Venezuelan President Hugo Chavez has signed a series of trade agreements with China and pledged to more than triple oil exports to the energy-hungry country within five years. Mr. Chavez, who is visiting China, also obtained his hosts' support for Venezuela's U.N. Security Council bid.
Mr. Chavez on Thursday signed eight trade deals with China, including an agreement to jointly exploit Venezuela's vast oil reserves.
Mr. Chavez said Thursday he wants oil exports to China to double to 300,000 barrels a day by next year and reach 500,000 barrels per day within five years.
Venezuela sells most of its oil to the United States, but Chavez, an outspoken critic of Washington, has been courting alternative markets.
Michael Pettis is a financial analyst based at Beijing University. He says Chavez may not be able to loosen trade ties with the U.S. in favor of China.
"This seems more like posturing by Chavez than anything else," he said. "It's hard to imagine that it is economically efficient to divert a huge amount of oil away from its traditional markets towards China. There's really no reason to put in the transportation costs and the costs of diverting the supply of oil."
Mr. Chavez also met with Chinese President Hu Jintao Thursday. He told reporters that the Chinese leader had pledged support for Venezuela's bid to join the U.N. Security Council. Mr. Chavez welcomed China's support.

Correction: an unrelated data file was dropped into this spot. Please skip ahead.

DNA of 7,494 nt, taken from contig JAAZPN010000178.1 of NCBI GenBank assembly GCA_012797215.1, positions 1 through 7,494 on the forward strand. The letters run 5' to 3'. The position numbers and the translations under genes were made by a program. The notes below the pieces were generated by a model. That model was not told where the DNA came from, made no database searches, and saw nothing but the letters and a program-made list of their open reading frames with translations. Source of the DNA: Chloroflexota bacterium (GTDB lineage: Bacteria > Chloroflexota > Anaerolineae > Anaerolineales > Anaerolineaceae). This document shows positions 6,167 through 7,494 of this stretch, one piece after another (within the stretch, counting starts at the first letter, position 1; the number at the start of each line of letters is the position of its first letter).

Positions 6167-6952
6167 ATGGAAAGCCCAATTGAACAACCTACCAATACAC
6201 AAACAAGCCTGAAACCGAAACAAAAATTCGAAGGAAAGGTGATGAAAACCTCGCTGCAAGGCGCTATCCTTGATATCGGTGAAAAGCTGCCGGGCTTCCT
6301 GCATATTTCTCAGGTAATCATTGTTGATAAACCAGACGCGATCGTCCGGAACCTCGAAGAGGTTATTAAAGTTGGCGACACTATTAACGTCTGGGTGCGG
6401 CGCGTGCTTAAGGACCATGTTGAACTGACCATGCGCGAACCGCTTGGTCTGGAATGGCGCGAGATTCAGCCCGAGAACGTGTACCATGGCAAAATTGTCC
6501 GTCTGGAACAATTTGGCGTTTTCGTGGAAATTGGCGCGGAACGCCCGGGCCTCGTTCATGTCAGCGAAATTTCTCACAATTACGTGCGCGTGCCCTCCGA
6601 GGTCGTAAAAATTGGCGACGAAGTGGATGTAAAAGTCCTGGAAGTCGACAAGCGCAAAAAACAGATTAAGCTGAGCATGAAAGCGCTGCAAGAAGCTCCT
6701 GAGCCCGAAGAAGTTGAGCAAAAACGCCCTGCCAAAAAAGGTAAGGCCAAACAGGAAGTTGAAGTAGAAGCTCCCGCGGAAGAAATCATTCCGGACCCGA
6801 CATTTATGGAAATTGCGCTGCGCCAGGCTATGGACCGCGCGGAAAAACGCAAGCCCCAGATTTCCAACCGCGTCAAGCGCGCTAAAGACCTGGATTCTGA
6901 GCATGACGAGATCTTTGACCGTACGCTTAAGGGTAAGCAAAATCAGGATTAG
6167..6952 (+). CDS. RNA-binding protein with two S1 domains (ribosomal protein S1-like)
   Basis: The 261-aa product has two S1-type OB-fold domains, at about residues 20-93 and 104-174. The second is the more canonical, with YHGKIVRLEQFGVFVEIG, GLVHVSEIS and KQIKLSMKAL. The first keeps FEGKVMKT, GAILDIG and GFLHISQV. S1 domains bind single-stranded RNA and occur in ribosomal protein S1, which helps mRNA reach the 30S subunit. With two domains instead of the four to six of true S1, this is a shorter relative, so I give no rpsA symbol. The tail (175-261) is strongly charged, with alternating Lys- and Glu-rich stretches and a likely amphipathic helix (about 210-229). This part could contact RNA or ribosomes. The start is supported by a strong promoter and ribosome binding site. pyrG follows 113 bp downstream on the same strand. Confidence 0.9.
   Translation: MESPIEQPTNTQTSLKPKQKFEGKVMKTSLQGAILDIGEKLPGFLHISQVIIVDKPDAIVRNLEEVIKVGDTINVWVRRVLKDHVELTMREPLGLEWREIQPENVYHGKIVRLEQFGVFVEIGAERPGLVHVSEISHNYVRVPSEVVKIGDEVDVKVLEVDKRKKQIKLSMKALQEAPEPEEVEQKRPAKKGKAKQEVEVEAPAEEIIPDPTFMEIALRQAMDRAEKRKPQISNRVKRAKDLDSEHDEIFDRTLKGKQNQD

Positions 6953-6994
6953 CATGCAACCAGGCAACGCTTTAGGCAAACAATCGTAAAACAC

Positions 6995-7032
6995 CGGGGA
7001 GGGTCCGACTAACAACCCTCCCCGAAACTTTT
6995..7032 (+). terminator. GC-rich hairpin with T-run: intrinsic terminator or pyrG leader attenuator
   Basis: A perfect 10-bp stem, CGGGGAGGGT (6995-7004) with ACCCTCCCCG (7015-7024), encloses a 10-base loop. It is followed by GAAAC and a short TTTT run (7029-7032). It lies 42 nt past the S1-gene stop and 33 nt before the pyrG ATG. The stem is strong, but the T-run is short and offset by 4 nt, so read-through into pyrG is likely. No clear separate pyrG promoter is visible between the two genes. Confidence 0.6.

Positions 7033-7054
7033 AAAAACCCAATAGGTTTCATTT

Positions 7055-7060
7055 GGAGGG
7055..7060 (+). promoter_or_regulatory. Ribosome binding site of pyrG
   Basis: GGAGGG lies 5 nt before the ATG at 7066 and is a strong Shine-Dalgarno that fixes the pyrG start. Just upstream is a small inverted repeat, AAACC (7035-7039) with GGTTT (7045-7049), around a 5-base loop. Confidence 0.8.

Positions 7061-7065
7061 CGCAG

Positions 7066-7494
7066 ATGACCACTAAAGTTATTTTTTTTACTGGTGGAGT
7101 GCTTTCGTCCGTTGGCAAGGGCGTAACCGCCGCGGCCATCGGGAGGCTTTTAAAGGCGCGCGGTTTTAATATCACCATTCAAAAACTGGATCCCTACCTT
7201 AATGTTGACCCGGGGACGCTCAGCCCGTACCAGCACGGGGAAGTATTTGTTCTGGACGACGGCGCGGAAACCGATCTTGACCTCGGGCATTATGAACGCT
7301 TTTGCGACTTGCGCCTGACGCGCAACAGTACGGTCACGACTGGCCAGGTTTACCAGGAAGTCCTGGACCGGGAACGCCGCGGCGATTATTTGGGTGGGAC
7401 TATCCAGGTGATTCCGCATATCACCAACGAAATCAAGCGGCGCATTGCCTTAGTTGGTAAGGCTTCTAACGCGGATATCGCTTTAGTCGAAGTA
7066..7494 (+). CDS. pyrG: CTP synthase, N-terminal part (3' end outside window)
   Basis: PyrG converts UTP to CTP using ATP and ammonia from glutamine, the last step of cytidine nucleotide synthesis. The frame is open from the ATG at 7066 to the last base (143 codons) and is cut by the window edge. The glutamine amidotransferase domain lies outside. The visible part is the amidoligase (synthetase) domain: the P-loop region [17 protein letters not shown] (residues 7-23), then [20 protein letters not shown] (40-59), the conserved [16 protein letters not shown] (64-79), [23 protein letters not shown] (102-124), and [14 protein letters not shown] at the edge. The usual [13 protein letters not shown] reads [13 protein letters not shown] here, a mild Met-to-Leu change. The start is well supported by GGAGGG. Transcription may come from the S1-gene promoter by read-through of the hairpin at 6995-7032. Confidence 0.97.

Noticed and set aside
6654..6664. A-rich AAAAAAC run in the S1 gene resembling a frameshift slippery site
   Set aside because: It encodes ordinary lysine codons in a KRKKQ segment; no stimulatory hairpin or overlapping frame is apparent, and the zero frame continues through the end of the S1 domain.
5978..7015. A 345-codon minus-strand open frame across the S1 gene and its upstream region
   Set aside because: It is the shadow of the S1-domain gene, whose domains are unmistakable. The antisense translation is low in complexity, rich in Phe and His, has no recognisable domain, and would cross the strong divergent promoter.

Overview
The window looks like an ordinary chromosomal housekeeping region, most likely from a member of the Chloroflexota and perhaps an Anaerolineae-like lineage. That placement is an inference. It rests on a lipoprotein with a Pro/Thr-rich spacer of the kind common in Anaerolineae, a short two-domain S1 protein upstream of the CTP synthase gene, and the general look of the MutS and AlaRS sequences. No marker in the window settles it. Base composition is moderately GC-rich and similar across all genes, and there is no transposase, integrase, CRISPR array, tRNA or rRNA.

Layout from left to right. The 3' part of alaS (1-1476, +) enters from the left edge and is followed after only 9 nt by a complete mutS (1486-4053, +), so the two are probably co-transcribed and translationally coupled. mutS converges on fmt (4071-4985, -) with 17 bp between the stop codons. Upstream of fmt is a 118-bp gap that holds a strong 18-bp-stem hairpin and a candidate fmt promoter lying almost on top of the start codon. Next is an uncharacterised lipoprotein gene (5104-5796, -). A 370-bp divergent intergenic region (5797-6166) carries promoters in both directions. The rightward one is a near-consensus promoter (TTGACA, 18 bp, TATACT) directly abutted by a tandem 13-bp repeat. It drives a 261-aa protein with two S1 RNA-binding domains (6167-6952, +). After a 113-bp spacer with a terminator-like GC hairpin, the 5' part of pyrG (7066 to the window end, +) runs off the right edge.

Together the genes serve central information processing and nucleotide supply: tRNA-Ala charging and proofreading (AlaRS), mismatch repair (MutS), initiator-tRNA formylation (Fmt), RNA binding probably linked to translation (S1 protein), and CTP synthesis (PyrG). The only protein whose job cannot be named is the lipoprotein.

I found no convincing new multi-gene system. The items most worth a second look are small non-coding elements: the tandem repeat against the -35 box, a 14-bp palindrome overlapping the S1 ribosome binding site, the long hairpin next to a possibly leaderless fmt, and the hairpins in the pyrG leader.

The United States opposes Venezuela's bid.
Mr. Chavez has said developing relations with countries like China are part of efforts to create a multi-polar world to counter U.S. influence.
However, financial analyst Pettis says China is not interested in the fiery populist politics of the left-leaning Latin American leader and is really interested in diversifying its sources of foreign oil to fuel its booming economy.
"Particularly, since much of Chinese presence in the oil industry tends to be very low quality, or countries with unstable governments," he added. "So, a country like Venezuela is very interesting because it's got high quality large amounts of oil and its basically been a fairly stable producer of oil over the long term."
Other deals under consideration during Mr. Chavez's visit to China, are purchases of Chinese made oil tankers and oil drills.
Mr. Chavez arrived Tuesday on is on a six-day trip, his fourth to China since 1999.